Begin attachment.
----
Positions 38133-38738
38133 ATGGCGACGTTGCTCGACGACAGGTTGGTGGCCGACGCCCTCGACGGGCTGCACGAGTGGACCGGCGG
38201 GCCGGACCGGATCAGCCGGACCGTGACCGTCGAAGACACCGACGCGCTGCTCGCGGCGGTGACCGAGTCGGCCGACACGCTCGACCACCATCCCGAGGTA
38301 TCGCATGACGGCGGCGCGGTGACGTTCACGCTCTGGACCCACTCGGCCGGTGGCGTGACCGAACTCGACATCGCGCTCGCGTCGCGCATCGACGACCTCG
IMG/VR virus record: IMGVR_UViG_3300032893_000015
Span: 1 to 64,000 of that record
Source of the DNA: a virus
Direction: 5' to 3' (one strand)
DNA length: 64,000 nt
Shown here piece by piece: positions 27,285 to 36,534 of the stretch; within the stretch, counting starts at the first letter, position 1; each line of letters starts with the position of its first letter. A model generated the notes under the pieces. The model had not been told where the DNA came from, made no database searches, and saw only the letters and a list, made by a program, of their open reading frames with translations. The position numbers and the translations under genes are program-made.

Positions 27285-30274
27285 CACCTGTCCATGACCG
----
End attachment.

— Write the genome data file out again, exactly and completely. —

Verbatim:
Positions 38133-38738
38133 ATGGCGACGTTGCTCGACGACAGGTTGGTGGCCGACGCCCTCGACGGGCTGCACGAGTGGACCGGCGG
38201 GCCGGACCGGATCAGCCGGACCGTGACCGTCGAAGACACCGACGCGCTGCTCGCGGCGGTGACCGAGTCGGCCGACACGCTCGACCACCATCCCGAGGTA
38301 TCGCATGACGGCGGCGCGGTGACGTTCACGCTCTGGACCCACTCGGCCGGTGGCGTGACCGAACTCGACATCGCGCTCGCGTCGCGCATCGACGACCTCG
IMG/VR virus record: IMGVR_UViG_3300032893_000015
Span: 1 to 64,000 of that record
Source of the DNA: a virus
Direction: 5' to 3' (one strand)
DNA length: 64,000 nt
Shown here piece by piece: positions 27,285 to 36,534 of the stretch; within the stretch, counting starts at the first letter, position 1; each line of letters starts with the position of its first letter. A model generated the notes under the pieces. The model had not been told where the DNA came from, made no database searches, and saw only the letters and a list, made by a program, of their open reading frames with translations. The position numbers and the translations under genes are program-made.

Positions 27285-30274
27285 CACCTGTCCATGACCG